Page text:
Economic Outlook: What to Expect Under the Biden/Harris Administration
- Feb 11, 2021
Alternative investment managers are expected to be impacted by the new administration in numerous ways. The day after the inauguration, EisnerAmper hosted a webinar titled Economic Outlook: What to Expect Under the Biden/Harris Administration to discuss the topic.
- Jennifer Bellah Maguire, Partner, Gibson Dunn
- Andrew Slimmon, Managing Director, Morgan Stanley
- Zack Ellison, Managing General Partner, Applied Real Intelligence
- Simcha David, Partner in-Charge of the Financial Services Tax Group, EisnerAmper
The following topics were addressed:
Impact of Tax Changes
Even though the Democrats hold both the Senate and the House, it is unlikely that Biden will try to force through his entire tax plan as his majority in Congress and the Senate are slim. One of the first changes could be the elimination of the SALT cap of $10,000 which should receive support from both chambers. This could be packaged with an increase in the corporate tax rate with a maximum being at 28%.
The biggest potential impact under Biden for fund managers is the potential repeal of the preferential tax treatment of long-term capital gains and qualified dividends for earnings over $1 million taxed at ordinary tax rate, without changing the carried interest three-year rule to a longer term. Another potential impact is if Biden raises the individual tax rate from 37% to 39.6%, there will be increased concerns among investors about the after-tax return from investments. The further the year progresses, the less likely it is that the changes will be retroactive.
Impact on Deals
There is currently no major proposed financial or investment regulation. Despite a lot of talk of deregulation, the Dodd-Frank Act is still the cornerstone of the recent era, having survived the last administration. The regulatory environment for private funds has been fairly stable. There is strong interest in the Democratic Party to toughen the anti-trust movement and this will continue. Other areas of focus include consumer protection and equitable access to financial resources. Most impacts will be indirect rather than trying to change the way funds are structured or what they’re allowed to do, and thus it is hard to foresee what will play out.
Environmental Social Governance (ESG)
A change in human behaviors could result in a shift in the investment universe. The energy ETF, SPDR Energy Select Sector Fund (XLE), was down 40% in the last four years under Trump, while S&P was up 80%, and last year the solar ETF, Invesco Solar ETF (TAN), was up 250% in 2020 and 500% over four years. The panelists believe there will be a convergent trade in 2021 rather than a continued divergent trade. A continued economic acceleration this year should help energy. ESG and corporate social responsibility (CSR) are on top of every board’s priority list and within venture capital, the social and governance components are the most important. The first step towards ESG is diversity: Currently, 6% of funding goes to female-founded companies, and less than 1% of funding goes to minority-owned business. This is changing and is being dictated by the LPs which will accelerate change. Research shows that diverse perspectives and backgrounds lead to better investment results, helping leadership to see risks and opportunities they would not have otherwise seen.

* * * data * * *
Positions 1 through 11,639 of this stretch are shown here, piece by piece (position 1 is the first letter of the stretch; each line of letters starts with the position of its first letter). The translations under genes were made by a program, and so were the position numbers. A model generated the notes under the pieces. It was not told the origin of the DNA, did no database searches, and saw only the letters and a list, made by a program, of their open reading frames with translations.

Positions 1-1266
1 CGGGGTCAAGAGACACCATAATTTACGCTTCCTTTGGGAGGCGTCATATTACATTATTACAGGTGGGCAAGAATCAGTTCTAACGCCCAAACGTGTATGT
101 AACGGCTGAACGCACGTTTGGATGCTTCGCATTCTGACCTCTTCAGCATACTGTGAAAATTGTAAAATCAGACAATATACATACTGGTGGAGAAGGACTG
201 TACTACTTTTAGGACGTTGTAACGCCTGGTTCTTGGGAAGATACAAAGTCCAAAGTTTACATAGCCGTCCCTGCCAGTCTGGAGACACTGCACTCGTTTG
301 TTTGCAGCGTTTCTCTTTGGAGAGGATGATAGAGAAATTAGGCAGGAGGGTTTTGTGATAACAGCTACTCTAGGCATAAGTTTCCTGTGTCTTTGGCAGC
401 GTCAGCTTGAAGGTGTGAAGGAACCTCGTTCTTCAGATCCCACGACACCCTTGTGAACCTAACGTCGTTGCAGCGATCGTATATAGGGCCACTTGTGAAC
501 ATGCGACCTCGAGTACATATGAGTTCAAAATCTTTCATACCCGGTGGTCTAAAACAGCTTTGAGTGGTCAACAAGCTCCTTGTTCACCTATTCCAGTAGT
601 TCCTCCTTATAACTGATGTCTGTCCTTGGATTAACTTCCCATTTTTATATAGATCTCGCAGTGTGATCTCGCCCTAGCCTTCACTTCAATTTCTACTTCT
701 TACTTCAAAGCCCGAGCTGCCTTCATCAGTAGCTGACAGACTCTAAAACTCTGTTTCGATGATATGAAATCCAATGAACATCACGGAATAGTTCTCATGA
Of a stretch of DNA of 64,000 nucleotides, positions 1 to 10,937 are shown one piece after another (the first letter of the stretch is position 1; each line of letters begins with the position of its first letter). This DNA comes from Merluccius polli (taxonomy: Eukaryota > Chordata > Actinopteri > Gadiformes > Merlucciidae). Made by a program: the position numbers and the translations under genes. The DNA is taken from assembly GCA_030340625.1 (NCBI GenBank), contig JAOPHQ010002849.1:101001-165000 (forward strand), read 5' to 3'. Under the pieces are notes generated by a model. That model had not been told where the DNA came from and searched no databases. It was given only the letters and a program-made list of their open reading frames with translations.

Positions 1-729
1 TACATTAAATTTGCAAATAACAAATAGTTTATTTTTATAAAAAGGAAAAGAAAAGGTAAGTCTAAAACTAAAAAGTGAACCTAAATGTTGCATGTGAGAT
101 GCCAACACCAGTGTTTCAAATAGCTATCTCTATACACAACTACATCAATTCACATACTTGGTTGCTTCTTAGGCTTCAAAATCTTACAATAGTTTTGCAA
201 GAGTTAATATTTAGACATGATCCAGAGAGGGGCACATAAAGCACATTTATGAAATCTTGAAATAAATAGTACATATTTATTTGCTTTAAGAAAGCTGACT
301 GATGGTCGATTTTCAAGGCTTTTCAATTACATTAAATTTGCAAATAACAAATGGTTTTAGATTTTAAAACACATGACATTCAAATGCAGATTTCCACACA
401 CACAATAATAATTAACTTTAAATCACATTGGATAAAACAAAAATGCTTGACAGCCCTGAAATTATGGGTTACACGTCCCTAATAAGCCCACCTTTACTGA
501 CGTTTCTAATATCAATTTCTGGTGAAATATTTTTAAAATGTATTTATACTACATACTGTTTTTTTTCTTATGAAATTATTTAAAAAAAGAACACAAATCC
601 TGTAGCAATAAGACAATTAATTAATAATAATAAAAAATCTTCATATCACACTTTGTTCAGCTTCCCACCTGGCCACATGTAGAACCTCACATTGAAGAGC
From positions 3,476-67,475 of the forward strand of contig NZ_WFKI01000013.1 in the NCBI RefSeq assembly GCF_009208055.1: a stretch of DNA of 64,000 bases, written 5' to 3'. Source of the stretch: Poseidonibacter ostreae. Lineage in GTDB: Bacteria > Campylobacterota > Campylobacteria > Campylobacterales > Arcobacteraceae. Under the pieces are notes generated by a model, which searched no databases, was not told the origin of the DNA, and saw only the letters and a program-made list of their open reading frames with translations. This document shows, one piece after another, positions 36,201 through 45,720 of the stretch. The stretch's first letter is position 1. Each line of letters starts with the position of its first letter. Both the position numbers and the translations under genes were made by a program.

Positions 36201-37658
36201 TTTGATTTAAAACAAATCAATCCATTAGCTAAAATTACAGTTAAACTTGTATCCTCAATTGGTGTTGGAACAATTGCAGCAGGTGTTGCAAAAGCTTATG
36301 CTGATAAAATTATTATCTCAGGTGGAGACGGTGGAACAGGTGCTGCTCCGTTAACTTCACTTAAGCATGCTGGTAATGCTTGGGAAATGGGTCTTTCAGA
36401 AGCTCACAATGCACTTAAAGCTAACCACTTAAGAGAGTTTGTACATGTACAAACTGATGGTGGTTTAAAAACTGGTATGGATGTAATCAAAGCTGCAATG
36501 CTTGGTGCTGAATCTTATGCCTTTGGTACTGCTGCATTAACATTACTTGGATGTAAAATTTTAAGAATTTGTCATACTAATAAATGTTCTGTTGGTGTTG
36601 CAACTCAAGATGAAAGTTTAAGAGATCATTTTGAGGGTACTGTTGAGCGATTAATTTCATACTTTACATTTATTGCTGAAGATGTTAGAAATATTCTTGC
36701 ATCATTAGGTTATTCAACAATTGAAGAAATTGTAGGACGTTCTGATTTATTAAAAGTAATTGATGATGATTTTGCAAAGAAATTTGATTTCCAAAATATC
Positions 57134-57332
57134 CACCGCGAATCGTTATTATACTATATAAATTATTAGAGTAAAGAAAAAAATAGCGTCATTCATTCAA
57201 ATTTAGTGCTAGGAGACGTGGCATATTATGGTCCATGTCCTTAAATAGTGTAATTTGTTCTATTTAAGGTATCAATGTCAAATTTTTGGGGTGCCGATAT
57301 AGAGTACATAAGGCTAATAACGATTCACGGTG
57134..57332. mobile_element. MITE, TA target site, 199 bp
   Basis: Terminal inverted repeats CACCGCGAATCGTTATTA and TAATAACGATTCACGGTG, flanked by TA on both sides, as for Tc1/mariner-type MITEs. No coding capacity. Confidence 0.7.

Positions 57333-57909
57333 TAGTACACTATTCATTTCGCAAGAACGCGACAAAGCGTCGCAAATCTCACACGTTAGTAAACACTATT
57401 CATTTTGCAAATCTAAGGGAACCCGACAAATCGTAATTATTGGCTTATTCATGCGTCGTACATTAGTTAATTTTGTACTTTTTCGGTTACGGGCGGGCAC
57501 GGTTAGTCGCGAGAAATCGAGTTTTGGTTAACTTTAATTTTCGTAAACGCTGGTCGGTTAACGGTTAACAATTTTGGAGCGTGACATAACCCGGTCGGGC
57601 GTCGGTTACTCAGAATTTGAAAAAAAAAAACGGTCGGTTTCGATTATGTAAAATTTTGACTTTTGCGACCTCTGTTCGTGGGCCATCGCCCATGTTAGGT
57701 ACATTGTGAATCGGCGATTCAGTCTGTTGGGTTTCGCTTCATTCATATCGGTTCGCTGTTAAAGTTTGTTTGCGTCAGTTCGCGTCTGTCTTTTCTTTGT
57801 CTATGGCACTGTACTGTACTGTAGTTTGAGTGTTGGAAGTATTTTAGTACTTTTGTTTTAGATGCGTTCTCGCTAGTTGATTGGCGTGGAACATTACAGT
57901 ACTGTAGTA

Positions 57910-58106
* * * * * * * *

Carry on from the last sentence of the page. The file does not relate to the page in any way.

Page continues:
Transaction Volume for Venture Capital
2020 was a record year, with $156 billion deployed on the equity side and a further $20 billion deployed in debt within the VC space. This is because of the convergent outcomes, and investors see opportunities in innovation. The VC space is expanding most in software, biotech, health care, and fintech. Fast growing regions in the VC space include New England (up 44%), the Great Lakes Region (up 25%), and the West Coast (up 21%). VC continues to be an inefficient market which is good for investors as they can achieve high returns. In terms of transaction volume within the VC space, even during COVID-19, more capital was raised in 2020 than in 2019, in terms of volume. There was a decrease in fund formation activity, but more capital raised in VC. The driving forces are strategy, track record, and relationships, which are vital to capital raising.
M1 money supply has gone through the roof because of packages the government has offered. A new group of investors with extra cash are the millennials, using services like Robinhood which offer free trades, increasing margin debt, and overall market participation. These investors want volatility so are buying tech stocks; this has caused a perceived bubble in the tech sector. In addition, consumer confidence is soaring which leads to the stock market responding in the same way.
Some people say that special purpose acquisition companies (SPACs) might not be a sustainable phenomenon; however, SPACs have been a driver of transactions and market explosion. Many people may not like the opportunity they find in a SPAC, due to the uncertainty of receiving a return on your investment. From the perspective of a seller, SPACs can be cumbersome, expensive and slow so this might be a hindrance (vs. from a buyer where there is little risk). It is not new from regulatory perspective. What is new is the broad acceptance, as historically a blank check company encountered both regulatory hostility and market skepticism. The SEC has come out with further regulatory guidance on what people need to be thinking about, who is managing the SPACS, how they manage it, and what conflicts they may have. It might be premature to call it bubble, but certainly, SPACs have been a driver in current market and valuations that we cannot ignore.
The entire webcast can be viewed here.
If you have any questions, we'd like to hear from you.
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